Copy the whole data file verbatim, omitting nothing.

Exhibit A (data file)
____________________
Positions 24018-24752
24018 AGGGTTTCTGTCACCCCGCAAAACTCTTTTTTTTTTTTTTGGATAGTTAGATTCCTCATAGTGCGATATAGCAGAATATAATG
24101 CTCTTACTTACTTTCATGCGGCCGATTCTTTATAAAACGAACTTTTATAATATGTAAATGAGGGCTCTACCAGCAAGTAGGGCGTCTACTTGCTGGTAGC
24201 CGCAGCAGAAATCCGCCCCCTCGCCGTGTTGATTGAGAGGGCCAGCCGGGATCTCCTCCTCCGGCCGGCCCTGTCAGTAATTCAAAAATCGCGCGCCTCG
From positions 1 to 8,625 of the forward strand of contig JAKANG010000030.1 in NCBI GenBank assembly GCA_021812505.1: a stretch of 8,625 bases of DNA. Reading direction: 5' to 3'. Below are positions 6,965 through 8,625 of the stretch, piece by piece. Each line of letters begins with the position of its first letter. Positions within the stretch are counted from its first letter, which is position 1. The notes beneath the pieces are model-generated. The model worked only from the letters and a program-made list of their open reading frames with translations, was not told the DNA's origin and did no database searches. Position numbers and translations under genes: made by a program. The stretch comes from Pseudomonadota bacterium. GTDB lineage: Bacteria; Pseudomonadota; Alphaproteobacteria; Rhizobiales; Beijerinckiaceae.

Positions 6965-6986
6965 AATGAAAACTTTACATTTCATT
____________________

Positions 24018-24752
24018 AGGGTTTCTGTCACCCCGCAAAACTCTTTTTTTTTTTTTTGGATAGTTAGATTCCTCATAGTGCGATATAGCAGAATATAATG
24101 CTCTTACTTACTTTCATGCGGCCGATTCTTTATAAAACGAACTTTTATAATATGTAAATGAGGGCTCTACCAGCAAGTAGGGCGTCTACTTGCTGGTAGC
24201 CGCAGCAGAAATCCGCCCCCTCGCCGTGTTGATTGAGAGGGCCAGCCGGGATCTCCTCCTCCGGCCGGCCCTGTCAGTAATTCAAAAATCGCGCGCCTCG
From positions 1 to 8,625 of the forward strand of contig JAKANG010000030.1 in NCBI GenBank assembly GCA_021812505.1: a stretch of 8,625 bases of DNA. Reading direction: 5' to 3'. Below are positions 6,965 through 8,625 of the stretch, piece by piece. Each line of letters begins with the position of its first letter. Positions within the stretch are counted from its first letter, which is position 1. The notes beneath the pieces are model-generated. The model worked only from the letters and a program-made list of their open reading frames with translations, was not told the DNA's origin and did no database searches. Position numbers and translations under genes: made by a program. The stretch comes from Pseudomonadota bacterium. GTDB lineage: Bacteria; Pseudomonadota; Alphaproteobacteria; Rhizobiales; Beijerinckiaceae.

Positions 6965-6986
6965 AATGAAAACTTTACATTTCATT